Many people may have noticed some unusual visitors to their garden during the recent cold snap. They look like thrushes, but there is something a bit different about them. Those of us not fortunate enough to have these birds in their garden may however have noticed flocks of light coloured birds flying over head, or hopping about in the fields. Or, if disturbed on a walk round the country park, flying up out of the hedgerows making a loud chacking alarm call.
Did you see a large thrush (about the same size as a mistle thrush), but with a grey head, and chestnut back, perhaps it flew off and looked very pale underneath, or a flock of pale looking birds flew over you? These are fieldfares, visitors from Scandinavia, three quarters of a million of which arrive around the end of October (braving the north sea and the waiting, hungry gulls), slowly spreading south and west, making the return journey in March and April. Their arrival has been seen as a sign of winter for centuries, dating back to Chaucer’s day when they were trapped and eaten for food, apparently they are as tasty as quail (which I have also never eaten).
Unlike most thrushes, these are very gregarious, they arrive in flocks, leave in flocks, wander around the countryside in flocks and even nest in groups back in Norway. When was the last time you saw a flock of song thrushes (or more than a couple together for that matter)?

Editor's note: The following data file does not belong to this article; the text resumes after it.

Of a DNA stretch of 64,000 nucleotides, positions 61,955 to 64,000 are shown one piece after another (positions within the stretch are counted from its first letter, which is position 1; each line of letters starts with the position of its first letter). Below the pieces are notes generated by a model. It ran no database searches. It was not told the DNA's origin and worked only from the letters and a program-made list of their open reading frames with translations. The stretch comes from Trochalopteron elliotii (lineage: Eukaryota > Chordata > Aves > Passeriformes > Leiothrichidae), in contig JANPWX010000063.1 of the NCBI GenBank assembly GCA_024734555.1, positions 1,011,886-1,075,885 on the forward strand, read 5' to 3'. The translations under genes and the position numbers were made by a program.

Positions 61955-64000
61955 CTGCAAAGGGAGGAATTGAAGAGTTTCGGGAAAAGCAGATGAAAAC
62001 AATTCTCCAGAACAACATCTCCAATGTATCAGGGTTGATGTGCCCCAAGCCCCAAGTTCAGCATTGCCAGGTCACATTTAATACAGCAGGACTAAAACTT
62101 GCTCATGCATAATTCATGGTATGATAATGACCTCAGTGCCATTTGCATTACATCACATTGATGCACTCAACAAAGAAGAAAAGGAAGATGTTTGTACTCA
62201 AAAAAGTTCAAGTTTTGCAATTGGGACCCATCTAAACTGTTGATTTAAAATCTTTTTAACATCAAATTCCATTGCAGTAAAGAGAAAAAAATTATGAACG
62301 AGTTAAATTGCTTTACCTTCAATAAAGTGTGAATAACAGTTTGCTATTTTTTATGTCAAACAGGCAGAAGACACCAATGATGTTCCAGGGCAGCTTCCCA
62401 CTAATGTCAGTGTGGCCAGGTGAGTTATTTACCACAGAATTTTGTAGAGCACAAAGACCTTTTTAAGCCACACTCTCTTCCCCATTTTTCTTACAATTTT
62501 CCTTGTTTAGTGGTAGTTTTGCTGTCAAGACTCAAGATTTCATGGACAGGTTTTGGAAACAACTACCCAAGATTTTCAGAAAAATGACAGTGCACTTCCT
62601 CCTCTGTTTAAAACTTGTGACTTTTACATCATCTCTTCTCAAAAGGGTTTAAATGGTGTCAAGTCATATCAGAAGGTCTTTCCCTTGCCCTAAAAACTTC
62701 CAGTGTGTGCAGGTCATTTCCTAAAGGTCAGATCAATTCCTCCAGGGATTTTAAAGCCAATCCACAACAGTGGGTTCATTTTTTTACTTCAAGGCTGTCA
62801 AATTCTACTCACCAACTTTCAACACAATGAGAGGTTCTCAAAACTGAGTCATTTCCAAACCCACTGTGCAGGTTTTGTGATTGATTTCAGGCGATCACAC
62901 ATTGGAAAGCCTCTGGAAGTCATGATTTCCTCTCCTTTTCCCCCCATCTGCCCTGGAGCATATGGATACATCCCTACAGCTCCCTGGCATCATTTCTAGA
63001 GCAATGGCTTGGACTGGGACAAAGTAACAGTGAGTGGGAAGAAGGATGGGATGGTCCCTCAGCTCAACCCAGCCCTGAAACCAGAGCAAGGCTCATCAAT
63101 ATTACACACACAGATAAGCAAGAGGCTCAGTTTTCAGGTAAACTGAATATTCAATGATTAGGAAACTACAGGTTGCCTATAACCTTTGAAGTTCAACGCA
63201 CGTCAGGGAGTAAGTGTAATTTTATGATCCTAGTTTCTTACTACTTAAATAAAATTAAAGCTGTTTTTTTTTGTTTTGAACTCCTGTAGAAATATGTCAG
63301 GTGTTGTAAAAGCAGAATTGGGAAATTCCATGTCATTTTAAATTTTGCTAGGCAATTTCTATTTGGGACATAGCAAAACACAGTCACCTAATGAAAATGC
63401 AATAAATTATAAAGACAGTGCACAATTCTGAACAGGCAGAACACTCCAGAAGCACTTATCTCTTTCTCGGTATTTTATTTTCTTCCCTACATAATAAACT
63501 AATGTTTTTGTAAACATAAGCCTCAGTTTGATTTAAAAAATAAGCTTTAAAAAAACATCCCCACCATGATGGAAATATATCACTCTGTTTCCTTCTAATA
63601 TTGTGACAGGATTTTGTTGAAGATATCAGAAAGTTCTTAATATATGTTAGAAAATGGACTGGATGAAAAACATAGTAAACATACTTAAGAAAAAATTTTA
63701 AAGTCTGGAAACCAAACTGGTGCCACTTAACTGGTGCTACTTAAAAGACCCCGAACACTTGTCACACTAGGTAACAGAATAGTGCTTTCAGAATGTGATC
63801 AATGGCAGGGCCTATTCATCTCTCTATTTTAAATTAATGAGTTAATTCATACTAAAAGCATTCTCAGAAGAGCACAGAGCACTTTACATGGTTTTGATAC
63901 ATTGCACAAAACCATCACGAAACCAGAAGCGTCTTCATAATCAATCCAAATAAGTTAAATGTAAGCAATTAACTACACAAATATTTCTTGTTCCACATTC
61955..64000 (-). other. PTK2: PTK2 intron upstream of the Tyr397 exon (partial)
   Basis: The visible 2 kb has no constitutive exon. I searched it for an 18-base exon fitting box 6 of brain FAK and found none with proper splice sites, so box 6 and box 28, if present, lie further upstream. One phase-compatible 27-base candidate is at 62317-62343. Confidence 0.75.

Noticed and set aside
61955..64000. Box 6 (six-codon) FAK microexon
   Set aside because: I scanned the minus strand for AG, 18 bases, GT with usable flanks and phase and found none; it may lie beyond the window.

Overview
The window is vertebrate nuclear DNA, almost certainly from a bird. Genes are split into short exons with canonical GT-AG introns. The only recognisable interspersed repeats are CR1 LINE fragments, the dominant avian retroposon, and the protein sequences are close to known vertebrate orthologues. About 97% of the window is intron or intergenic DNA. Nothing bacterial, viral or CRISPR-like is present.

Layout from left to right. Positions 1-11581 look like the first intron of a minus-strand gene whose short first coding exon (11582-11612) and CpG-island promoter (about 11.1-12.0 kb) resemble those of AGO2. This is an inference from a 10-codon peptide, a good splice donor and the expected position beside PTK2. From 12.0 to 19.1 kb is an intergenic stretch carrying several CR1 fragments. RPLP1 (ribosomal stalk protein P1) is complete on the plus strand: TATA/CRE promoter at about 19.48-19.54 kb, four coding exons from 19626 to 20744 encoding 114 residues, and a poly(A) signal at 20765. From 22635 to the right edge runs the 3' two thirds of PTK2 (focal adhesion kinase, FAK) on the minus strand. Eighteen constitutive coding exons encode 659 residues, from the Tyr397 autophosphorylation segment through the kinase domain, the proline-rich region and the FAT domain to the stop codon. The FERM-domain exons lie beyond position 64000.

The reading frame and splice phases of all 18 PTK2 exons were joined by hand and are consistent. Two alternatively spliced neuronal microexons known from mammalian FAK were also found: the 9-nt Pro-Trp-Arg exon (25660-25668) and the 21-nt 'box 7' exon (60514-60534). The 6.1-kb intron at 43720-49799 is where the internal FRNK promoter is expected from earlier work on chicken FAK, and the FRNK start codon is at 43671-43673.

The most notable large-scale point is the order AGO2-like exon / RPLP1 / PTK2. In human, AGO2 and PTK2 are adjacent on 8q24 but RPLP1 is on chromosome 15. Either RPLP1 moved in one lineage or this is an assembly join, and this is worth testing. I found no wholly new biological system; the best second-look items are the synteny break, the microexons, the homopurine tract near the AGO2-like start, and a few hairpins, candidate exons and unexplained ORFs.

Normally fieldfares would feast on invertebrates and are usually seen in groups ‘head up, chest out, all facing the same direction and spread evenly across a snow-dusted field’. However, once the ground freezes they move into the hedgerows to eat berries, particularly hawthorn, and will also take advantage of windfall apples and cotoneaster berries in larger gardens.
The other member of the thrush family that visits in winter is the very pretty redwing. These arrive about a month before the fieldfares and are usually heard before they are seen, thousands arriving at the east coast overnight, making ‘seeping’ noises (not sure what that sounds like!) as they travel further west in their flocks. Hundreds of thousands of them arrive each winter, but these are less robust than the fieldfares and other thrushes and a particularly harsh winter could result in the majority perishing. They also leave to venture back to Scandinavia around April.
These little thrushes are very similar to the song thrush, but they have a cream stripe above their eye which makes them unmistakeable, even at a distance. The red patch under their wing is just visible when perched, but contrasts with their creamy underparts and becomes much more visible in flight.
These are much shier than the fieldfares, and, although they feed on the same invertebrates and berries they are more likely to be found in hedgerows than in the open fields. As soon as they are disturbed they will fly off into higher trees, making their alarm calls (hence my incredibly poor picture being the best I have managed to date). I think that they tend to come into gardens more often than fieldfares (although neither have appeared in mine), being particularly fond of cotoneaster berries.
These little thrushes are also apparently quite tasty, years ago they were particularly prized in France where they arrived in time to fatten themselves up on the ripe grapes.